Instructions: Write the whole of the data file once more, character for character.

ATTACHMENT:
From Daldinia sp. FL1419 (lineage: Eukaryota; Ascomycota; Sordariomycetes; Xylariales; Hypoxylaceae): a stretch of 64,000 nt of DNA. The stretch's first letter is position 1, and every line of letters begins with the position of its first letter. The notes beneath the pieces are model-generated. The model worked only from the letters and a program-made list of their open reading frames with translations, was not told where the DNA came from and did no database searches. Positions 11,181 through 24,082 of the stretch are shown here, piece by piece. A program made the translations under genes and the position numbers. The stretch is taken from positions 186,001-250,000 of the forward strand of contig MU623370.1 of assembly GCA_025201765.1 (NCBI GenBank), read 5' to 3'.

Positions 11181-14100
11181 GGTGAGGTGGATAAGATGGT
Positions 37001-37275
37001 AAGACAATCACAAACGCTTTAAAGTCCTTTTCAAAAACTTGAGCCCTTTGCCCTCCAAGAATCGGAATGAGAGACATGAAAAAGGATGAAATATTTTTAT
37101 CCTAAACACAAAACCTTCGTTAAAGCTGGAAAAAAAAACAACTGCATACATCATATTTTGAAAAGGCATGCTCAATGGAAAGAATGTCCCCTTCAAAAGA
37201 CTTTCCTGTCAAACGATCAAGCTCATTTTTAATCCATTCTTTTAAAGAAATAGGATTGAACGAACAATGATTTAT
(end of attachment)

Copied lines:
From Daldinia sp. FL1419 (lineage: Eukaryota; Ascomycota; Sordariomycetes; Xylariales; Hypoxylaceae): a stretch of 64,000 nt of DNA. The stretch's first letter is position 1, and every line of letters begins with the position of its first letter. The notes beneath the pieces are model-generated. The model worked only from the letters and a program-made list of their open reading frames with translations, was not told where the DNA came from and did no database searches. Positions 11,181 through 24,082 of the stretch are shown here, piece by piece. A program made the translations under genes and the position numbers. The stretch is taken from positions 186,001-250,000 of the forward strand of contig MU623370.1 of assembly GCA_025201765.1 (NCBI GenBank), read 5' to 3'.

Positions 11181-14100
11181 GGTGAGGTGGATAAGATGGT
Positions 37001-37275
37001 AAGACAATCACAAACGCTTTAAAGTCCTTTTCAAAAACTTGAGCCCTTTGCCCTCCAAGAATCGGAATGAGAGACATGAAAAAGGATGAAATATTTTTAT
37101 CCTAAACACAAAACCTTCGTTAAAGCTGGAAAAAAAAACAACTGCATACATCATATTTTGAAAAGGCATGCTCAATGGAAAGAATGTCCCCTTCAAAAGA
37201 CTTTCCTGTCAAACGATCAAGCTCATTTTTAATCCATTCTTTTAAAGAAATAGGATTGAACGAACAATGATTTAT